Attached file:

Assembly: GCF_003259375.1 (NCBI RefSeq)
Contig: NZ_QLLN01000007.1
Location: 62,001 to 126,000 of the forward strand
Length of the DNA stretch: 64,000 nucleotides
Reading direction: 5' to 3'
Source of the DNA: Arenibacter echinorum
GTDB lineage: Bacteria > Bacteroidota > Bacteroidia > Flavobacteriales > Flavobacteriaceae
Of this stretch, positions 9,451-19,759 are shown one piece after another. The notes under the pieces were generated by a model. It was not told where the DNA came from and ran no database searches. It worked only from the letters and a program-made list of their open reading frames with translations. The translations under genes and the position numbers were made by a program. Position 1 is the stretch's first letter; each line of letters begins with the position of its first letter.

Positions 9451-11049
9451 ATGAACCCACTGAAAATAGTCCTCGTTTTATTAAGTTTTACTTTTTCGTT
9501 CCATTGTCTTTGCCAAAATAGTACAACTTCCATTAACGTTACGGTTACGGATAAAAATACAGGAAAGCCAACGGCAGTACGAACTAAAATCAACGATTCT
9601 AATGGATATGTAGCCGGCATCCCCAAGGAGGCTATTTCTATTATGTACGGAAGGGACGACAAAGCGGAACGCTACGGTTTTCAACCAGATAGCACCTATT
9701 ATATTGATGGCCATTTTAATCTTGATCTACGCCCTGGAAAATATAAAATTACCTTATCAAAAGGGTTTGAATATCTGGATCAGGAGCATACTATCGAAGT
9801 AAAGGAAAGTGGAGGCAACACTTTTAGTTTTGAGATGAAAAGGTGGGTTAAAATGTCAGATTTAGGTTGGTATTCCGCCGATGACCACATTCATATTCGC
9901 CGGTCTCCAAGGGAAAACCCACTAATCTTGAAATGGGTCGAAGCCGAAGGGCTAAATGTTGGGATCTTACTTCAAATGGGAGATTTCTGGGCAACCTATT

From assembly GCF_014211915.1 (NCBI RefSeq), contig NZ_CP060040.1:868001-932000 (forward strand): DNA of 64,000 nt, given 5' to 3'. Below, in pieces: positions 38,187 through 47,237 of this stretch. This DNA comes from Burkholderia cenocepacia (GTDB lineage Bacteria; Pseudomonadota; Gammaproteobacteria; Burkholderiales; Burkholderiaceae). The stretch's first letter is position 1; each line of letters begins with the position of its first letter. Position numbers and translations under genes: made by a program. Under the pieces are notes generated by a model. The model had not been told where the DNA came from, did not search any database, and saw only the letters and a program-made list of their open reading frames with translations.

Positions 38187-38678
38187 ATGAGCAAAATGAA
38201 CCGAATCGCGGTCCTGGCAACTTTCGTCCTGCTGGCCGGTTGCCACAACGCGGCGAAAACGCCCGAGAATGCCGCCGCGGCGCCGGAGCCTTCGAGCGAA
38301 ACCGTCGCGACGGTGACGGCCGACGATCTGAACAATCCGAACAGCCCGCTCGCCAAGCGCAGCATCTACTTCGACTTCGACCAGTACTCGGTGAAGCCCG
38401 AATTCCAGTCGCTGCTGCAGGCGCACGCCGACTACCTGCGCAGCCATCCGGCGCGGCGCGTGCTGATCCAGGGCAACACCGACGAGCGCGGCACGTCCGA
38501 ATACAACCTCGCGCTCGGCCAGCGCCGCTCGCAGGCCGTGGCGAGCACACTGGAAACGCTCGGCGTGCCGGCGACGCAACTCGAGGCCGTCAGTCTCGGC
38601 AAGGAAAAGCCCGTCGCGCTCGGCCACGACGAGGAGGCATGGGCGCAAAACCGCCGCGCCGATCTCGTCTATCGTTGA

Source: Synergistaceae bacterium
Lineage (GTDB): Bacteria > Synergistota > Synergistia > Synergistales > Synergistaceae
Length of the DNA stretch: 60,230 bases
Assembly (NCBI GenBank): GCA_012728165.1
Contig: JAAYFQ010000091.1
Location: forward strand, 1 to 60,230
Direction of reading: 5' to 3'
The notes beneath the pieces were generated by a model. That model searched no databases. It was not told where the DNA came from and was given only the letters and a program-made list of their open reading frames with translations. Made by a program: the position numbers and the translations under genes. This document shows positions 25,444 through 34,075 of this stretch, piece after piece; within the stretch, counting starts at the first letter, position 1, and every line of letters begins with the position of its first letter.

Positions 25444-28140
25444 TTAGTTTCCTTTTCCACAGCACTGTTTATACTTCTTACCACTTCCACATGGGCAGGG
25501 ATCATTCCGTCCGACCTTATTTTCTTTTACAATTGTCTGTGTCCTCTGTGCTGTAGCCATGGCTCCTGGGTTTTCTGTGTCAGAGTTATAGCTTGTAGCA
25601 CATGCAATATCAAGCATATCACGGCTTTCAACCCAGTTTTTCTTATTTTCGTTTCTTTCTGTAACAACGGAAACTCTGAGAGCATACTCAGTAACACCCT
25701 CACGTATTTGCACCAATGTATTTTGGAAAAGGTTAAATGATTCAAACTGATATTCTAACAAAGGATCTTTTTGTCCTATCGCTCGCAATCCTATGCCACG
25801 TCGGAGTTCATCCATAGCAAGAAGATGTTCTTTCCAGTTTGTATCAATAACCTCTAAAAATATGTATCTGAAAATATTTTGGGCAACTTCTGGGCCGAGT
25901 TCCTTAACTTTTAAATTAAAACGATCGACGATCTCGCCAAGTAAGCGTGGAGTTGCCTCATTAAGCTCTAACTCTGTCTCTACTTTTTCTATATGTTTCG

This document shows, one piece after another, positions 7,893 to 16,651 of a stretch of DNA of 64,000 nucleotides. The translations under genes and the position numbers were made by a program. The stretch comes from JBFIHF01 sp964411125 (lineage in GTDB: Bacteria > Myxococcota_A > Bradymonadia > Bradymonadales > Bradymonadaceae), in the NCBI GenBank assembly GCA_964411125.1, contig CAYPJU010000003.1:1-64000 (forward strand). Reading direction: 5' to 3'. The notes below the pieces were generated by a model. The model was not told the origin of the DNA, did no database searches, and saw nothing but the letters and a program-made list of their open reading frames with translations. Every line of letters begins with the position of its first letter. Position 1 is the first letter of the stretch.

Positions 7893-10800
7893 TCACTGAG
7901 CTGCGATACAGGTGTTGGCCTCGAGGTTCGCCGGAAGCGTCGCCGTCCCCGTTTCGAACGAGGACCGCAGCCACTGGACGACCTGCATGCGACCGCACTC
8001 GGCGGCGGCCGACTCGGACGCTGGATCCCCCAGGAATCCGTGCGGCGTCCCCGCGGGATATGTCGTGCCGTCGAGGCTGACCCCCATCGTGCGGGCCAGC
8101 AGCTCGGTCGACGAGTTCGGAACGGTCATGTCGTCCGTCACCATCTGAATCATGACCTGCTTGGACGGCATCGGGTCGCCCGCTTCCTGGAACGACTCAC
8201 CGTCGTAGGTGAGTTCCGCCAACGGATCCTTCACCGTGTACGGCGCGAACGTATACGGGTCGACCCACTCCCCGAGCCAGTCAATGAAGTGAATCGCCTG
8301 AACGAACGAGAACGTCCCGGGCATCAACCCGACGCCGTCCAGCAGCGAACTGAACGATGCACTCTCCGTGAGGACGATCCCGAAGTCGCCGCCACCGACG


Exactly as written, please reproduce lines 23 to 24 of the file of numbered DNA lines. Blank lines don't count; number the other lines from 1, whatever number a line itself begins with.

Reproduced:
38601 AAGGAAAAGCCCGTCGCGCTCGGCCACGACGAGGAGGCATGGGCGCAAAACCGCCGCGCCGATCTCGTCTATCGTTGA

Source: Synergistaceae bacterium